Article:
Most sci-fi today is imho unimaginative and unrealistic when it comes to future orbital and interplanetary vessel design.

What will spaceships and habitats look like when we build them in zero-g using vacuum deposition techniques and materials mined from asteroids? Gone are the familiar cylinders, wings, aerodynamics which are all legacy to an atmosphere. Gone too are spindly thin constructions, since construction material mass will be plentiful (when mined from asteroids).

I don't think vehicles will be long with engines on the end. This means the crew would be constantly climbing ladders and using elevators when under thrust.

This leaves squat, fat blobs. Who has explored this area the most, where can I find the best collection of well thought out plausible designs?

  • $\begingroup$ Comments are not for extended discussion; this conversation has been moved to chat. $\endgroup$
    – L.Dutch
    Commented Sep 26, 2021 at 19:23
  • $\begingroup$ @Pelinore if you have any examples of sci-fi design that does not involve designs derived from atmospheric vehicles, and atmospheric launch constraints, then please feel free to list them here. $\endgroup$
    – Innovine
    Commented Sep 27, 2021 at 20:06
  • $\begingroup$ @pelinore yes, it is derived (almost entirely constructed from) what looks like 4.6m diameter cylindrical modules, which are sized after the shuttle payload bay. This is a design constraint provided by an atmospheric craft. It also has an array of shuttle external fuel tanks on it. $\endgroup$
    – Innovine
    Commented Sep 28, 2021 at 9:48
  • $\begingroup$ Ah, from your comment on the answer by @PipperChip "I dismissed shapes that are chosen due to the constraint of having to launch everything from the surface up through an atmosphere" // fair enough then, but you need to edit your question to show what you're talking about clearly (the individual modules & components rather than the structure & design into which they are linked), at present it doesn't, & that explanation should be in the first paragraph to set peoples minds in the right frame b4 reading the rest. $\endgroup$
    – Pelinore
    Commented Sep 28, 2021 at 12:44
  • $\begingroup$ @pelinore I don't know.. what part of "when we build them in zero-g with vacuum deposition techniques" is unclear? $\endgroup$
    – Innovine
    Commented Sep 28, 2021 at 14:43

2 Answers 2


This is a bit of a frame-shift answer. I am answering as a space enthusiast, but also as a person at an aerospace company.

Let's not dismiss the simple shapes, such as cylinders, as hangovers from aerodynamics too quickly! There are some important considerations, even with plentiful material and practically no gravity, which may lead to simple shapes (cylinders, spheres, rectangular prisms) dominating spacecraft development.

Center Of Mass and Center Of Thrust

There are still virtues in aligning center-of-thrust and center-of-mass, like not spinning out of control! For those unfamiliar with these terms, the center of mass is the 'middle point' of all your mass, and center-of-thrust is where your 'push' from your engines points to. Not lining these up results in your spacecraft spinning, so something needs to be done to counteract this. A design which avoids spending more fuel to counter any moment/torque produced by oddly-placed engines on oddly-placed shapes will be preferred over others.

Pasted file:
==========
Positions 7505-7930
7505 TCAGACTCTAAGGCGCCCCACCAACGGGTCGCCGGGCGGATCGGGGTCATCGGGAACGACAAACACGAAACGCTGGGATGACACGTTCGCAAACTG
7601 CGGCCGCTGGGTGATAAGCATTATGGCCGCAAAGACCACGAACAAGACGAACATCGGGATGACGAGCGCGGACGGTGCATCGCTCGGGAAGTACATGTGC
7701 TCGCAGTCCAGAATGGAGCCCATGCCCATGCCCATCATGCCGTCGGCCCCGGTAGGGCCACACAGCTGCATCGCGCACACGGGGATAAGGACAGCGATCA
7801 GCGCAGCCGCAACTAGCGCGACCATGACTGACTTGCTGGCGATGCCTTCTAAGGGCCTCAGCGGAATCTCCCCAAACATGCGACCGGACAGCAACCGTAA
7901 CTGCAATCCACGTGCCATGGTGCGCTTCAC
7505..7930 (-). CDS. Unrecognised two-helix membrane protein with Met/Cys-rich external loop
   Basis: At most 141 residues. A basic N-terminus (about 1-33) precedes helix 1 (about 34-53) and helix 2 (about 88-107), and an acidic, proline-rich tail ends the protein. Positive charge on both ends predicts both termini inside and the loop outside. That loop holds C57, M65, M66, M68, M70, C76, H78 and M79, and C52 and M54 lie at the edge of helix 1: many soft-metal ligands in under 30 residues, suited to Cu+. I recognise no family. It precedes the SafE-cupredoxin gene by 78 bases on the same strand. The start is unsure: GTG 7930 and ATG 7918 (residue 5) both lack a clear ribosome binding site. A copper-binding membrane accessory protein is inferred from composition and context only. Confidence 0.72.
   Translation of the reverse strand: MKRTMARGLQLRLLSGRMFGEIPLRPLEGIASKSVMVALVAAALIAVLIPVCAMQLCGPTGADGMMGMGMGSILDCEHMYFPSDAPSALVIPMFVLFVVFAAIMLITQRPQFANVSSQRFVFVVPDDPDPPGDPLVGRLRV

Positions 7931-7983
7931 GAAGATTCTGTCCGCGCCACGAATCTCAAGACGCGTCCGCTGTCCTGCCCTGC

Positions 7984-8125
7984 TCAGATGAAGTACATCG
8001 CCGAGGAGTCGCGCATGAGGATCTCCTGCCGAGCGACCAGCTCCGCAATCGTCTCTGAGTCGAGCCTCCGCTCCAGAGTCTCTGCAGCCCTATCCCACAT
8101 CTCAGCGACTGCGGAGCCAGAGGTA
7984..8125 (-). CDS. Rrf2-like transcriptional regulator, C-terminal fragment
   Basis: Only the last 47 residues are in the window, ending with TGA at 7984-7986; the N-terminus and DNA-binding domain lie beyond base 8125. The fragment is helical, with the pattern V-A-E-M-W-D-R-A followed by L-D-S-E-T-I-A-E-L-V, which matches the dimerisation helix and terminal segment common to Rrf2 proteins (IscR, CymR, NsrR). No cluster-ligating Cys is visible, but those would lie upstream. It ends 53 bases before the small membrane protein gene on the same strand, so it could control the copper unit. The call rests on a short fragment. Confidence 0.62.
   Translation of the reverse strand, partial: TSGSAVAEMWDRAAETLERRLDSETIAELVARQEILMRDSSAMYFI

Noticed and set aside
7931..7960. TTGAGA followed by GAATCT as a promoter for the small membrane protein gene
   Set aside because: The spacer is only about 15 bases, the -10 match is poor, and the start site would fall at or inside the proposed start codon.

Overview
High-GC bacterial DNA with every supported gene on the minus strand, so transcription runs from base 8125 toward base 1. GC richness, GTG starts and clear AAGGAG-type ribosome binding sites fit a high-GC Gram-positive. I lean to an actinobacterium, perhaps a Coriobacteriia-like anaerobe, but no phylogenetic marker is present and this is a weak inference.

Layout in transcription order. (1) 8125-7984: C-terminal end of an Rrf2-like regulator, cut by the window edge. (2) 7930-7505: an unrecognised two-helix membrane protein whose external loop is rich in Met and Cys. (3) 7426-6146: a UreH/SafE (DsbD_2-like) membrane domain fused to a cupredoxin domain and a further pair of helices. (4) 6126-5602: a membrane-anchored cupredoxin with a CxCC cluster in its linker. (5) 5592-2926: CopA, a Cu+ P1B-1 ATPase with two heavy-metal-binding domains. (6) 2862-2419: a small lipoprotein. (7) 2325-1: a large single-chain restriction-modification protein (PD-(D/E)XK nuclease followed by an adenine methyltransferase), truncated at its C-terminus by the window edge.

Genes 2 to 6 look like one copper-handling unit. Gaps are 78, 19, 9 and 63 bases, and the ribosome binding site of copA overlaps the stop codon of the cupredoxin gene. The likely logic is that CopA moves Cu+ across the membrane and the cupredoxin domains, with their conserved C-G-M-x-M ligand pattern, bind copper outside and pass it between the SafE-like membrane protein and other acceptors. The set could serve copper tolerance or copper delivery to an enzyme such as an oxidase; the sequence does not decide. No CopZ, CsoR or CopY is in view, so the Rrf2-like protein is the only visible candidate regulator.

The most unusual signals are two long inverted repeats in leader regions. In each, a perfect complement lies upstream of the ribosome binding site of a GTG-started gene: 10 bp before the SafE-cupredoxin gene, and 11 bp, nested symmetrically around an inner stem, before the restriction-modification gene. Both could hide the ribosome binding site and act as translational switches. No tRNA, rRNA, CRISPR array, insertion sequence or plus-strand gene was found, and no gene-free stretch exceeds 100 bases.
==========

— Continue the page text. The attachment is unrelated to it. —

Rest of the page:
It turns out if you build a known shape, (such as a sphere, a cylinder, a brick) you have a decent idea of where the center of mass and center of thrust could be. This even accounts for odd loading! If you build an irregular shape, you need to do a lot more math to account for mass distribution and thrust. Depending on loading, even rockets with gimbals (ones whose nozzles can point) may not cut it on these eccentric shapes.

This issue gets compounded if the engines used cannot be throttled or more than one engine needs to fire for 'forward' motion. Odd shapes could easily rely on multiple engines for simple 'forward' motion to account for loading or structure. This introduces more failure points, which is a less robust design, which mean it will be less favored by practical design. Further, if the engines' output must always be full blast or nothing (no throttle), good luck getting 'backup' engines in the correct place. Simple shapes usually mean you need less engines for 'forward' motion and rely on modest gimbaling to account for a lost engine or irregular loading.

You Still Need to Build It

Hey, there may be a galaxies' worth of material out there, but you still need to put in the time and effort to build the ship. That still costs something; time, possibly money, and certainly resources.

It turns out simple shapes allow you to minimize the amount of material while still getting the volume you want. Okay, maybe ships will not always a brick or spheroid, but these shapes do have nice volume-to-surface area ratio compared to others!

Mechanical Stability Considerations

It is cool that your spaceship looks like an anemone, but it bends like one, too. That is not fun when your mess hall is on one tentacle, sleeping quarters on another, and your pilot is on another. Poor Bill had to wait until the acceleration maneuver was finished (which was a full year!) before the hall to his quarters bent back into shape. That is better than Steve- his tentacle just snapped off during the last emergency correction.

Maybe if the ship was a simple shape to bear the loads of thrusting and maneuvering, issues like this would never happen. Something like a spheroid or rectangular prism... These shapes are capable of supporting themselves with less material and clear load paths when compared to something more spindly.

A more robust shape may allow for more aggressive maneuvers for less material (or 'primary structure'). Less primary structure means more room for payload or yet higher acceleration maneuvers. Overall, these things are desirable for most spacecraft.